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Baker's Dozen

Pieces Of Life: Gaspar Noé's Favourite Films
Patrick Clarke , May 13th, 2022 08:01

On the release of his new film Vortex, Gaspar Noé takes Patrick Clarke through an intense and adventurous Baker's Dozen of favourite films, and the lessons they've taught him on the extent of human cruelty and the joy of shocking an audience


Un Chien Andalou (Luis Buñuel And Salvador Dalí, 1929)

When people see something shocking, a car crash in the street, many of them laugh. After sudden mental shock, to many people laughter comes more than fear. If there’s one movie that I would have loved to have attended during its first screening, that’s the one. I wish I could see the faces of the audience, the day Luis Buñuel and Salvador Dalí were showing it for the first time.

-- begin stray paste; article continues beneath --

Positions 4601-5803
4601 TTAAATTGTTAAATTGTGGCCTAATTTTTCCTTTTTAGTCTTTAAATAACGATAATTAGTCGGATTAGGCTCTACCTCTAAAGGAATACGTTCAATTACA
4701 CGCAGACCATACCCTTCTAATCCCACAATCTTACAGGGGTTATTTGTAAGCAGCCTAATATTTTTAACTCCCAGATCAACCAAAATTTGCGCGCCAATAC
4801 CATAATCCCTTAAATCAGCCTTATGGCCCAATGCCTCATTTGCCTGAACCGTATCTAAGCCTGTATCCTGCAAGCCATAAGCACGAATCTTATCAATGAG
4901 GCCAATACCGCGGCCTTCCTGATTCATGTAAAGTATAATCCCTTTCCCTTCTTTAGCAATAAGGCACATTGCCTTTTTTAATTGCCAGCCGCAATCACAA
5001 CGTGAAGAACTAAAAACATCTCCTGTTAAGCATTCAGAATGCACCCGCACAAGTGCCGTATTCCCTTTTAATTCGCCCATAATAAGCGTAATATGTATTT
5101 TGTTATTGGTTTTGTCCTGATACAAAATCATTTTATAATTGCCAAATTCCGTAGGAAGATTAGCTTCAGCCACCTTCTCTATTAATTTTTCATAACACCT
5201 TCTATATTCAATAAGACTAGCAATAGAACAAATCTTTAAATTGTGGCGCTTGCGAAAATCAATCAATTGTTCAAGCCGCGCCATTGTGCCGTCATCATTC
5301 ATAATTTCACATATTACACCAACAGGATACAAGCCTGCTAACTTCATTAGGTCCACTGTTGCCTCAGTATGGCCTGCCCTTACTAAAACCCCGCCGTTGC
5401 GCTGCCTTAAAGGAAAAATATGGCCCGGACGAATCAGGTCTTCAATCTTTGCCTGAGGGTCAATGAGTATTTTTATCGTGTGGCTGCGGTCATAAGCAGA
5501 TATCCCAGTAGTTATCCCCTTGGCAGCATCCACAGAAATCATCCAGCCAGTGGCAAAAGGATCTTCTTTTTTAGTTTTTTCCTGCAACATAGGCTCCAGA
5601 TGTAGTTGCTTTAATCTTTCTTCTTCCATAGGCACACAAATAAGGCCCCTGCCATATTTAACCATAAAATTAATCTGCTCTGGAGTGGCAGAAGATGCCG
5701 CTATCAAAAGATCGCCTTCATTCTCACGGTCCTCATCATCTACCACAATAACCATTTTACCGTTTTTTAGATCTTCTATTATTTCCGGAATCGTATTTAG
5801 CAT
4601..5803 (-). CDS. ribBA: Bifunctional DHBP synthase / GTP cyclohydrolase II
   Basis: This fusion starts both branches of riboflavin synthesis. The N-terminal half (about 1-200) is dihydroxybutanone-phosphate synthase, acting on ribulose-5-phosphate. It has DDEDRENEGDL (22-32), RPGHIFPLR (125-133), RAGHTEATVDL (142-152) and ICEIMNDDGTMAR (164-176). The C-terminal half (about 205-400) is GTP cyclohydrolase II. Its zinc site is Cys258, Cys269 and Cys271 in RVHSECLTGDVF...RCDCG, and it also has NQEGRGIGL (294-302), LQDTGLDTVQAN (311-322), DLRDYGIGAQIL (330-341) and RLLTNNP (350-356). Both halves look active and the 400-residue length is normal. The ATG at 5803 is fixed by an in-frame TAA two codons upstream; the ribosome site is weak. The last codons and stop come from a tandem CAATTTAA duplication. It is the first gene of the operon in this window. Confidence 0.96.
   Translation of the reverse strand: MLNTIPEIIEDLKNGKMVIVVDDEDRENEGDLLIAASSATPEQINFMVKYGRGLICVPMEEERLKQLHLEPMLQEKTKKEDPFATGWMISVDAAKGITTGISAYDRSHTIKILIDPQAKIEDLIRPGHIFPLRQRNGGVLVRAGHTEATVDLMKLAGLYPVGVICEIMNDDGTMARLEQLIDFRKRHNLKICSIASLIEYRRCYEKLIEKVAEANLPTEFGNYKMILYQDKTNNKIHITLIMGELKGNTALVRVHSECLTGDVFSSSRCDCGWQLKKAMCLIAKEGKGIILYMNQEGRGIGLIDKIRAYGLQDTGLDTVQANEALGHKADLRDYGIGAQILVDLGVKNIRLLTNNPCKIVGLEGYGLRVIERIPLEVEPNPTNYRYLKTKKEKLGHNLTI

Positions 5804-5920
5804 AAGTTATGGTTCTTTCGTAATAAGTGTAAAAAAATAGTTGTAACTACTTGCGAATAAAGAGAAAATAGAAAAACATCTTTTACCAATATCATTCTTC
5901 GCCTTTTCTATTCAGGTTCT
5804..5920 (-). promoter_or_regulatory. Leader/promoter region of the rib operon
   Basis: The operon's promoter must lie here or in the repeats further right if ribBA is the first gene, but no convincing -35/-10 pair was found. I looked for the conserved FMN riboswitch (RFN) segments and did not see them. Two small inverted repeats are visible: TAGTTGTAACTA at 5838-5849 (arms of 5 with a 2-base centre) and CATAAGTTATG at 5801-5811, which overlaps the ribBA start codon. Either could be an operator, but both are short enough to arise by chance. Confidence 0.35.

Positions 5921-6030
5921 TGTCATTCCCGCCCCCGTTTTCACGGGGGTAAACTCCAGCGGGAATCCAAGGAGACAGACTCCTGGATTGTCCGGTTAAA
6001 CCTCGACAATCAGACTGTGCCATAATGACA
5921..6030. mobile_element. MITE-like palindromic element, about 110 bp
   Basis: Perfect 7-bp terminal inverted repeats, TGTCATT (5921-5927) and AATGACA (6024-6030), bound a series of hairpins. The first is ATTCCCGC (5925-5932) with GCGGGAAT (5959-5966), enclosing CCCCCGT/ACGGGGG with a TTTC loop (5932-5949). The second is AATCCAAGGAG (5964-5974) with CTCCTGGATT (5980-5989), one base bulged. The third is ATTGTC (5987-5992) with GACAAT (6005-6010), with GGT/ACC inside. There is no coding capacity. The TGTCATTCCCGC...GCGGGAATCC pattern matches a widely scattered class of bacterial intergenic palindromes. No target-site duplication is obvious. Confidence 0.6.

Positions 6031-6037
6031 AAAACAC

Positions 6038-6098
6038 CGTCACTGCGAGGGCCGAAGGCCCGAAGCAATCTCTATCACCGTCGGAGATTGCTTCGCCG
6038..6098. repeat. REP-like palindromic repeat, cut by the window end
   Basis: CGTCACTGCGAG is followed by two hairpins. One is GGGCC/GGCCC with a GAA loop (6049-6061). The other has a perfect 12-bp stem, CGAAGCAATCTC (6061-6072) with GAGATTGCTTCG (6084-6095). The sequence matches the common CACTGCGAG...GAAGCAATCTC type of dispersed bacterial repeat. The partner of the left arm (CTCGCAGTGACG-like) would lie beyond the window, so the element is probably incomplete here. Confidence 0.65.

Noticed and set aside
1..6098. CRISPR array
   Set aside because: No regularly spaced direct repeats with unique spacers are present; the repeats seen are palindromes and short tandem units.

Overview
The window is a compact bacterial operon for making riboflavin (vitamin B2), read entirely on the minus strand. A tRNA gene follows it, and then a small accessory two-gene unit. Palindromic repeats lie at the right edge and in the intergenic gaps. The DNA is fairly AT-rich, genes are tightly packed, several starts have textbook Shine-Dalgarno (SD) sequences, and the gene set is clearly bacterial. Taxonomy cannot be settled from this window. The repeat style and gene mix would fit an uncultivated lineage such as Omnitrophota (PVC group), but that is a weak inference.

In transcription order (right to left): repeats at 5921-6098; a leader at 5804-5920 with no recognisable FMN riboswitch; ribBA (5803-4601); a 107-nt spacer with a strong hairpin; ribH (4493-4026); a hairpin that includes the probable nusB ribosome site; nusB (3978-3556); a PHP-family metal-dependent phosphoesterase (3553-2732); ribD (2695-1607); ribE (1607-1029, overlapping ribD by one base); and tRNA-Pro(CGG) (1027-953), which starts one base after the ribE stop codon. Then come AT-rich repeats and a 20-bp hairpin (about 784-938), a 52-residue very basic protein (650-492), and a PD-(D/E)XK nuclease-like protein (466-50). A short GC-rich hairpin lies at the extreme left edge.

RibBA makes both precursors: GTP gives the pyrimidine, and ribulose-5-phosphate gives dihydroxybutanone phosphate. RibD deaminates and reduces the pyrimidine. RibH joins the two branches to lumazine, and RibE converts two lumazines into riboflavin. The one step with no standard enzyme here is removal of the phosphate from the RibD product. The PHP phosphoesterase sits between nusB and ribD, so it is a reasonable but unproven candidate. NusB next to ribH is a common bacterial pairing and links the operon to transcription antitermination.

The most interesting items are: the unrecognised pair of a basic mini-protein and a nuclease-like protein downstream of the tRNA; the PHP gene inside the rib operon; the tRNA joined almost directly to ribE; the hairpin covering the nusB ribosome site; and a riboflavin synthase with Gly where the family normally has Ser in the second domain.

I saw it first in France, when I was an adolescent, probably around the same time I had seen Eraserhead. In my new movie Vortex, Dario Argento plays a character who’s writing a book on cinema and the language of dreams, and he had to consider which are the movies that get the closest to the language of dreams. The first one that came to my mind was this. You can think of Eraserhead too, or you can think of Secrets Of A Soul by Pabst, but the one that started the imitation of dreams in cinema is Un Chien Andalou.

Because it’s short it’s one of the movies that I’ve seen more than 40 times. I love playing it to friends now it’s on YouTube. If I go a party and people want to put something on screen I always say, ‘Let’s play Un Chien Andalou!’ And everybody loves it, every time.